During the last few days I wrote a few tutorials on installing Cedalion and getting started with it. All tutorials are accompanied by videos. In this post I will guide the reader (you…) as you will implement your first DSL in Cedalion. To keep things simple, I’ll base this DSL on the one we implemented in Prolog in my previous post.
A Short Description of the DSL
Our DSL is a simple expression language, in which values are restricted to numbers. Because all values are numbers, this language does not have lambda abstractions, and thus it cannot be considered a functional programming language.
In our language, users are able to define expressions (which evaluate to numbers). These expressions may use constants, arithmetic operations, conditionals or user-defined expressions. User-defined expressions may depend on variables, in which case the expression can be considered a function. However, these functions are not first-class. For example, defining the expression f(X) does not define f as a function.
In Part I we will define our first DSL concept, const(C), which represents a constant. We will go through this simple definition in great detail.
To start, create a new project (in the Project Explorer choose New/Project from the context menu, and then select General/Project) and name it simpleExpr. Then connect it to Git as explained in this video. Next, create a source file by selecting New/File from the project’s context menu and call it expr.ced. In this file we will define the core of our expression language. Your screen will look like this:
The new file is displayed containing an empty list (“”). This is an empty list of statements. To implement our DSL we will add statements to this list. To insert our very first one, we will right-click the “” and select “Insert” from the context menu. Alternatively, we can left-click it (to select it), and press Alt+Shift+Insert, as you can see in the context menu.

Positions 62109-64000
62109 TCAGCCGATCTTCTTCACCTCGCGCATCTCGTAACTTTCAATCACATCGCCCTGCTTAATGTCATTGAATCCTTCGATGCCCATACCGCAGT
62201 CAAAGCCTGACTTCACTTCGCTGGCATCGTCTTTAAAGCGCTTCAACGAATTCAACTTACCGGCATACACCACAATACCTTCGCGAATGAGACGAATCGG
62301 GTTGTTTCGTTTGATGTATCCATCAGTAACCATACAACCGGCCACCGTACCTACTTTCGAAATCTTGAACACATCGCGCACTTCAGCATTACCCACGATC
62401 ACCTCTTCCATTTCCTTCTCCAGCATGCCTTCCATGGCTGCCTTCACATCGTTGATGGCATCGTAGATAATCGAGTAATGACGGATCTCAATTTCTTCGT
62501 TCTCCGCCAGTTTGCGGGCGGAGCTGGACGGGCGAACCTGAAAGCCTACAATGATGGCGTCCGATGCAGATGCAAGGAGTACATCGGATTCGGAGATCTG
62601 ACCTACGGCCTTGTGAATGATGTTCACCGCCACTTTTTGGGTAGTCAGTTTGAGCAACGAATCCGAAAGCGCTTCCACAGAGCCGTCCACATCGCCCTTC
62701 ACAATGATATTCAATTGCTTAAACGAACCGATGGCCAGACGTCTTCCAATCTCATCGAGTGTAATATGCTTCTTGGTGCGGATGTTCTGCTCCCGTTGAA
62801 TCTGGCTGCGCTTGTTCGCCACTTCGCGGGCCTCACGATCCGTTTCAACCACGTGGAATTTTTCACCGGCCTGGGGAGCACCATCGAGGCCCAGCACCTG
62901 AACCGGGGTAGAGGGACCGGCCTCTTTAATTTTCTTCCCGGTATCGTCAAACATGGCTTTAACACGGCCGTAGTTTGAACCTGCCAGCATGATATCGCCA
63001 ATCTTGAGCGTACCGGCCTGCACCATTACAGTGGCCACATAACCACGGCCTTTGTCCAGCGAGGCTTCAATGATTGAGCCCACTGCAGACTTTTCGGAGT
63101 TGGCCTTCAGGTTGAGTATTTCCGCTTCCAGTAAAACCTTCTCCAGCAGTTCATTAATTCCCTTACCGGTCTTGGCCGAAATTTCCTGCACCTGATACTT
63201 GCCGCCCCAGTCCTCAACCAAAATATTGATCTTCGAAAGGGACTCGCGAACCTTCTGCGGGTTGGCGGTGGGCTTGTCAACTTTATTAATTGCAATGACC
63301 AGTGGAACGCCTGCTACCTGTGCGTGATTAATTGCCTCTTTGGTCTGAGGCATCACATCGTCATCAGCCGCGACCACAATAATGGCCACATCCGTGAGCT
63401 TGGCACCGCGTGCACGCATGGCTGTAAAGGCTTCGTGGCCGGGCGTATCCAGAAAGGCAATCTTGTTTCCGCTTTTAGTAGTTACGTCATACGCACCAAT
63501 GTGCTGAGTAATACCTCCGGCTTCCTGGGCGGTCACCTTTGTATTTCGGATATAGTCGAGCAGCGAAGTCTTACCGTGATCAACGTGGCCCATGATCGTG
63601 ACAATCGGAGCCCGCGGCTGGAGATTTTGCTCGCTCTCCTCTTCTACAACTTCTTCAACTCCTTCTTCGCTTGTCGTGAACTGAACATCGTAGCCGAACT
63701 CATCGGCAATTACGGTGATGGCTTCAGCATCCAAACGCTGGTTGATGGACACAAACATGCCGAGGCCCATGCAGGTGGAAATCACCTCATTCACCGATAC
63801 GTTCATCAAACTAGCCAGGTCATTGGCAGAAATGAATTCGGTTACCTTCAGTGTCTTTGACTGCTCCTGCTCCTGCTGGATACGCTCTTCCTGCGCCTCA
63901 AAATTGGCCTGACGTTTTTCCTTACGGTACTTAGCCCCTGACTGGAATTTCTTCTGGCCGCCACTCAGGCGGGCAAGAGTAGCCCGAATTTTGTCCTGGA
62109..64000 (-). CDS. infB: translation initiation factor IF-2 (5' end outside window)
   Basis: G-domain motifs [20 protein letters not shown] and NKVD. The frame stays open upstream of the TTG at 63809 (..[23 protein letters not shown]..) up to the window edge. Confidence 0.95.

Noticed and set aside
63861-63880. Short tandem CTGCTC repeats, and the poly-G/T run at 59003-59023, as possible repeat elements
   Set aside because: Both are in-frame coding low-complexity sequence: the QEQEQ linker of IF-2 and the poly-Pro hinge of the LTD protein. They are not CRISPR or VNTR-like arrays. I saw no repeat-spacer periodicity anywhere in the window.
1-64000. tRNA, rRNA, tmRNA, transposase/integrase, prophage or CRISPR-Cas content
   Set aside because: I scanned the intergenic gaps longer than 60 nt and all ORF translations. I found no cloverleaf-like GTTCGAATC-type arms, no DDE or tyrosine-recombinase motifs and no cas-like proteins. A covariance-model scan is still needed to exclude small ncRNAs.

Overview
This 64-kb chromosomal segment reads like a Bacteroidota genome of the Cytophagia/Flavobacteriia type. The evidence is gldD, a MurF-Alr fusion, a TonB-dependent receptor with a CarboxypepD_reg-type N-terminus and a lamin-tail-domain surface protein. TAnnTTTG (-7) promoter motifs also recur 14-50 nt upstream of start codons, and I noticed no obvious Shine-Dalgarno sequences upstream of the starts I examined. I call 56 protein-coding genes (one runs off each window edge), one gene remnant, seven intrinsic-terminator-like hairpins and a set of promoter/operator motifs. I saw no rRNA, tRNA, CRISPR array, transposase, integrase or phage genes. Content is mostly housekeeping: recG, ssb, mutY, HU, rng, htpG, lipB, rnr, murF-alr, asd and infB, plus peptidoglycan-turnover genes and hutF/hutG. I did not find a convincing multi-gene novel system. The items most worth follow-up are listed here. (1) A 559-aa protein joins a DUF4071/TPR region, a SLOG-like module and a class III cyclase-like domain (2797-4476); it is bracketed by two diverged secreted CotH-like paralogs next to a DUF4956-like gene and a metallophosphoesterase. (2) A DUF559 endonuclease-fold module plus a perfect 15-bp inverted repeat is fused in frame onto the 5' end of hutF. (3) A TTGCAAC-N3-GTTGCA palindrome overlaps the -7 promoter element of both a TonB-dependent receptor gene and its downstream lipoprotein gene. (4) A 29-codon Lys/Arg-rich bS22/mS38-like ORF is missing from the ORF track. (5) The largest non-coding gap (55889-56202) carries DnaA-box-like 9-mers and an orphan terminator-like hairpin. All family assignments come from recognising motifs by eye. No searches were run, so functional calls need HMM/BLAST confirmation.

Once you did that, the “” is replaced by a bullet followed by an underscore (“_”):
This underscore is a placeholder for the statement. Hovering the mouse over it will show a tooltip reading “statement”. Click the underscore to enter the statement. Later, as you get more into practice with Cedalion’s navigation, you will probably prefer using Alt+Shift+Home to go from a list into its first element.
BDD is a great thing. For those who don’t know what it is, it is a form of TDD, in which tests are associated with behaviors, short descriptions of what is expected of a certain piece of software. This helps us provide “live” documentation to the code. The behaviors (requirements, if you will) document both the test and the code it tests.
Cedalion has support for BDD, through the behavior concept. To add a behavior, click the underscore and type “beh” and then hit Ctrl+Space. From the menu that opens select the only option that opens, and press Enter.
Note: There is a chance that due to a bug in the Cedalion editor the menu will not open for the first time. In such a case, use keyboard navigation to navigate out and back into the underscore (e.g., hold Alt+Shift and press Page-Up and then Home) and try again.
Now, select the leftmost underscore inside the behavior, and write:
and press Enter. Select the second underscore (you can navigate using Alt+Shift+Left) and enter:
Then, on the rightmost underscore write:
"should evaluate to C
This means that the concept “const(C)” of type “expr” should evaluate to C. The error markers around the “const” and the “expr” mean they have not been declared. Let’s declare them. Double-click the error sign at the left of the “const”. This will show a suggestion in the view below the editor:
Double-click the suggestion. It will insert a declaration before the behavior in our program.
This declaration says const(C) is an expression, but it does not specify a concrete type for C. To fix that, click the underscore representing the type of C and press “num” and Ctrl+Space. Select “number” from the menu (the only option).